I don’t think it’s the latter. Going through my life without every one of its hardships would have made it different, certainly. But better? What if I had actually thought through the consequences before making some of my bigger (and dumber) decisions? Or, here’s a novel idea: how would this little life have turned out if I had always, always put myself first? I know that doing any of it differently would have yielded a different me. Everything, in its time, occurred because I made it happen that way. And even with all my shortcomings, and all I’ve been through, I’m pretty happy living in this skin.

Which leads us to the meme, (thank god she's stopped philosophizing, you're saying) and some of the things I’ll do from here on out. This is the “actually possible” list. Next post will be the “when monkeys fly out of my butt*” list.

Eight Things I Want To Do Before I Die
  1. Write novels—many of them, whether they are published or not.
  2. Learn to speak Spanish.
  3. Start an animal sanctuary like she did.
  4. Take art classes: drawing, painting, pottery—any or all.
  5. Get together with my parents and all ten siblings at least once more while we’re all still here. And when we do, I'll be scared that it's the last time. Until the next time.
  6. Do a bicycle tour of Ireland.
  7. Get over my fear of needles (but not through repeated exposure).
  8. Read as many of these books as I can. Only 970 to go!
Thanks for getting me to think about this, Krissa! I saw the movie but haven't thought about the things I haven't done yet. Now I have. I'm not going to formally tag any of you, my friends, but I would LOVE to hear what's on your bucket list!

*Wayne’s World, 1992. “It might happen. Cha! And monkeys might fly out of my butt!"

Monday, August 4, 2008

The Fresh Air Interview with Claire B.

Ok, so we’re just pretending here. Terry Gross doesn't know I’m alive. But if she did. . .

Cue snappy music. . . bah de dum de dum!

Terry Gross: From WHYY in Philadelphia. . . This is Fresh Air. I’m Terry Gross. My guest today is Claire B., a sometimes-blogger from the Seattle area, who has surprised —and perhaps relieved—the blogging community by dropping out of the scene for the past five weeks. Welcome to Fresh Air. Thanks for being here.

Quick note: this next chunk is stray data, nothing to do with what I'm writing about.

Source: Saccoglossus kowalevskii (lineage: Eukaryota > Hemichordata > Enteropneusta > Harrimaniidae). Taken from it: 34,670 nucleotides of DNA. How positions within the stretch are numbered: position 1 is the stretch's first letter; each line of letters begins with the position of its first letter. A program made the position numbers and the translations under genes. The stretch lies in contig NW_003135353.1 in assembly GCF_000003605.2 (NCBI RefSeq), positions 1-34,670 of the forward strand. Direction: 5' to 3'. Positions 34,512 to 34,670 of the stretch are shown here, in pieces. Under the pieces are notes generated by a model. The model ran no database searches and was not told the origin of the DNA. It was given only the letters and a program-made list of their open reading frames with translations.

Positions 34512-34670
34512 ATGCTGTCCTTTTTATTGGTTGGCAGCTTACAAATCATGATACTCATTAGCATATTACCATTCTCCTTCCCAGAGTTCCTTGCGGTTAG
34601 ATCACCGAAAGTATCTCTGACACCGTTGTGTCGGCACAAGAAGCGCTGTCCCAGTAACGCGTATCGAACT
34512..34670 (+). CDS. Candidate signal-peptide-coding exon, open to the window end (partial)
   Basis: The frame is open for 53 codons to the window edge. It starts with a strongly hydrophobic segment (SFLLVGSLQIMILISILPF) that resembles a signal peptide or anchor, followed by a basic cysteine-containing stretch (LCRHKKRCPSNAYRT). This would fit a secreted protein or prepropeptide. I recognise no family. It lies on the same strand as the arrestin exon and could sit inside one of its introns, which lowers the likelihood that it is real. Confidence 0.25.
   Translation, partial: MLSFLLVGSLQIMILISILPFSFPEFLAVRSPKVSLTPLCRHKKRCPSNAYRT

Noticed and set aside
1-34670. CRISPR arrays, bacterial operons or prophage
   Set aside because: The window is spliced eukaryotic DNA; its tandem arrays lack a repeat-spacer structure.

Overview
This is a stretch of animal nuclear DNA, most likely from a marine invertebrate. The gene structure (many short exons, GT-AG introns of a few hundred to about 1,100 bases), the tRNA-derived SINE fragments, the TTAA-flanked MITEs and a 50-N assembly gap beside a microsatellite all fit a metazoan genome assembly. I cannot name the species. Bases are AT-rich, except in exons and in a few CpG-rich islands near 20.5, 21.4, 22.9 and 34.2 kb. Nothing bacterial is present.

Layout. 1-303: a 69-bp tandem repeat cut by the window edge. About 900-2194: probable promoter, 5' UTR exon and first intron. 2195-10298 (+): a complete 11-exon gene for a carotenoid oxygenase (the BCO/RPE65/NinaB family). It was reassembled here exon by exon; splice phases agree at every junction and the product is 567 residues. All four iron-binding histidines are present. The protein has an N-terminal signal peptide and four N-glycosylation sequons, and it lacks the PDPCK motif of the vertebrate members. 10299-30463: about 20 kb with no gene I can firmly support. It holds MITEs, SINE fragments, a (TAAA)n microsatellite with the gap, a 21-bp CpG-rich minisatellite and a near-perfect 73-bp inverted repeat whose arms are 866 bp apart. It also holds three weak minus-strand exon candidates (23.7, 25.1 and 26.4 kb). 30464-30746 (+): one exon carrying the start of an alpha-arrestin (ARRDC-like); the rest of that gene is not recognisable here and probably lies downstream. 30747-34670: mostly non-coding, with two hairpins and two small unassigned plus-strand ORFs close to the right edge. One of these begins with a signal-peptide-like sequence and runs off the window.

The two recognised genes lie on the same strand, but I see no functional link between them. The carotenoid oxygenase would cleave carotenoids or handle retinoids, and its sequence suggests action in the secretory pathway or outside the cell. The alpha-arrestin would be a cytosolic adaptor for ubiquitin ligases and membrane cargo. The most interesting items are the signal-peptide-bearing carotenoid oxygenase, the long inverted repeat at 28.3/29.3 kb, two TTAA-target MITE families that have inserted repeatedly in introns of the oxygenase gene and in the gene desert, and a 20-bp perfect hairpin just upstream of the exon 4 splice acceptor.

Me: You’re welcome, Terry. And may I just say that I’ve noticed none of your guests seem to reply with a simple, “you’re welcome,” when you thank them?

TG: Huh. Why no, I haven’t noticed that. (Chuckle) It’s sort of intriguing that you have.

Me: Well, Terry, I can’t help it. I was taught the proper response to “thank you” is, of course, “you’re welcome.” Yet often the reply is, “thank you for having me,” which leads the original thanker in this case, you, to be in the prickly situation of answering “you’re welcome” back to the person you were originally trying to thank—or just sort of letting the second “thank you” hang out there in the air. It’s unsettling. To me. I can’t speak for anyone else.

TG: Interesting. Well, let’s move on to the interview before we run out of time. I’d first like to ask you, why haven’t you blogged in a over a month?

Me: Well, partly because I’ve been quite busy of late. You see, my husband. . .

TG: I believe you refer to him as “D.” on your blog?

Me: That’s right. You see, D. and I used to run a business together. We did that for five years of the six we’ve lived here in Bellingham. And we worked together for four and a half years before that.

TG: So, doing the math here, you’ve worked together for almost ten years, then? And you’ve only been married, for . . . what, eleven?

Me: Yes, correct. Oh what joy we have known. 24 hours a day, 7 days a week in each other’s company. Our very dissimilar communication and management styles only added that extra spice to our marriage that so many couples crave. One day we were “discussing” work and our relationship and the strain it sometimes, well to be honest, often brings to our lives—I believe D. was dodging the plates I was hurling toward his head at the time—and in between ducks he suggested that we maybe ought to think about not working together any more. We decided it would be beneficial to seek another lifestyle—one that fits our personal passions, our yearning to have more control over our time, and our desire to stay married.